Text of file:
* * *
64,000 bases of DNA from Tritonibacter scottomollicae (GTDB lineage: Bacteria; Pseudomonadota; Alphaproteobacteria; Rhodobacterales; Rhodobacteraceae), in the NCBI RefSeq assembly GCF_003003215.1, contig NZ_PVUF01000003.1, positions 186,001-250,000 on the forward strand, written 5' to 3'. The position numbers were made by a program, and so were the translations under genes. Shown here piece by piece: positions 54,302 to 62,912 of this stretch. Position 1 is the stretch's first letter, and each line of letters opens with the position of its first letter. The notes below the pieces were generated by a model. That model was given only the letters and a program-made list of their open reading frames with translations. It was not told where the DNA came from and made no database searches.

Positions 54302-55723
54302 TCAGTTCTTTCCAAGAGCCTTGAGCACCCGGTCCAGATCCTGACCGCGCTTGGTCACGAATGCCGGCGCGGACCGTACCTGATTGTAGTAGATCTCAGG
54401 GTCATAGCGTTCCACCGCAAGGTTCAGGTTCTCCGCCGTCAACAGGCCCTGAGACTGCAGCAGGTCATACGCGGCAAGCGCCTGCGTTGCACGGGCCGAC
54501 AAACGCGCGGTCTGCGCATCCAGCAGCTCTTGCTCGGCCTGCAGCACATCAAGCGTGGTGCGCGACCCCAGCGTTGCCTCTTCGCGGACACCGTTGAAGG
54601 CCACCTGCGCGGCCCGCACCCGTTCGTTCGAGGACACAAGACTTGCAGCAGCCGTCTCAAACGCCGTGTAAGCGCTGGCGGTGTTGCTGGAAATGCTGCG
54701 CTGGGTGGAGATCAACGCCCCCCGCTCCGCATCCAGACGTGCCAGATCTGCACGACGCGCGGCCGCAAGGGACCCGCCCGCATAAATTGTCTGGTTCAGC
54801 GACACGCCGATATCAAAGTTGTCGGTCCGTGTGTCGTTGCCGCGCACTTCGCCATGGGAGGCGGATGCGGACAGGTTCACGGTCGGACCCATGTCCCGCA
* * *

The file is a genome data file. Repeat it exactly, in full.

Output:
64,000 bases of DNA from Tritonibacter scottomollicae (GTDB lineage: Bacteria; Pseudomonadota; Alphaproteobacteria; Rhodobacterales; Rhodobacteraceae), in the NCBI RefSeq assembly GCF_003003215.1, contig NZ_PVUF01000003.1, positions 186,001-250,000 on the forward strand, written 5' to 3'. The position numbers were made by a program, and so were the translations under genes. Shown here piece by piece: positions 54,302 to 62,912 of this stretch. Position 1 is the stretch's first letter, and each line of letters opens with the position of its first letter. The notes below the pieces were generated by a model. That model was given only the letters and a program-made list of their open reading frames with translations. It was not told where the DNA came from and made no database searches.

Positions 54302-55723
54302 TCAGTTCTTTCCAAGAGCCTTGAGCACCCGGTCCAGATCCTGACCGCGCTTGGTCACGAATGCCGGCGCGGACCGTACCTGATTGTAGTAGATCTCAGG
54401 GTCATAGCGTTCCACCGCAAGGTTCAGGTTCTCCGCCGTCAACAGGCCCTGAGACTGCAGCAGGTCATACGCGGCAAGCGCCTGCGTTGCACGGGCCGAC
54501 AAACGCGCGGTCTGCGCATCCAGCAGCTCTTGCTCGGCCTGCAGCACATCAAGCGTGGTGCGCGACCCCAGCGTTGCCTCTTCGCGGACACCGTTGAAGG
54601 CCACCTGCGCGGCCCGCACCCGTTCGTTCGAGGACACAAGACTTGCAGCAGCCGTCTCAAACGCCGTGTAAGCGCTGGCGGTGTTGCTGGAAATGCTGCG
54701 CTGGGTGGAGATCAACGCCCCCCGCTCCGCATCCAGACGTGCCAGATCTGCACGACGCGCGGCCGCAAGGGACCCGCCCGCATAAATTGTCTGGTTCAGC
54801 GACACGCCGATATCAAAGTTGTCGGTCCGTGTGTCGTTGCCGCGCACTTCGCCATGGGAGGCGGATGCGGACAGGTTCACGGTCGGACCCATGTCCCGCA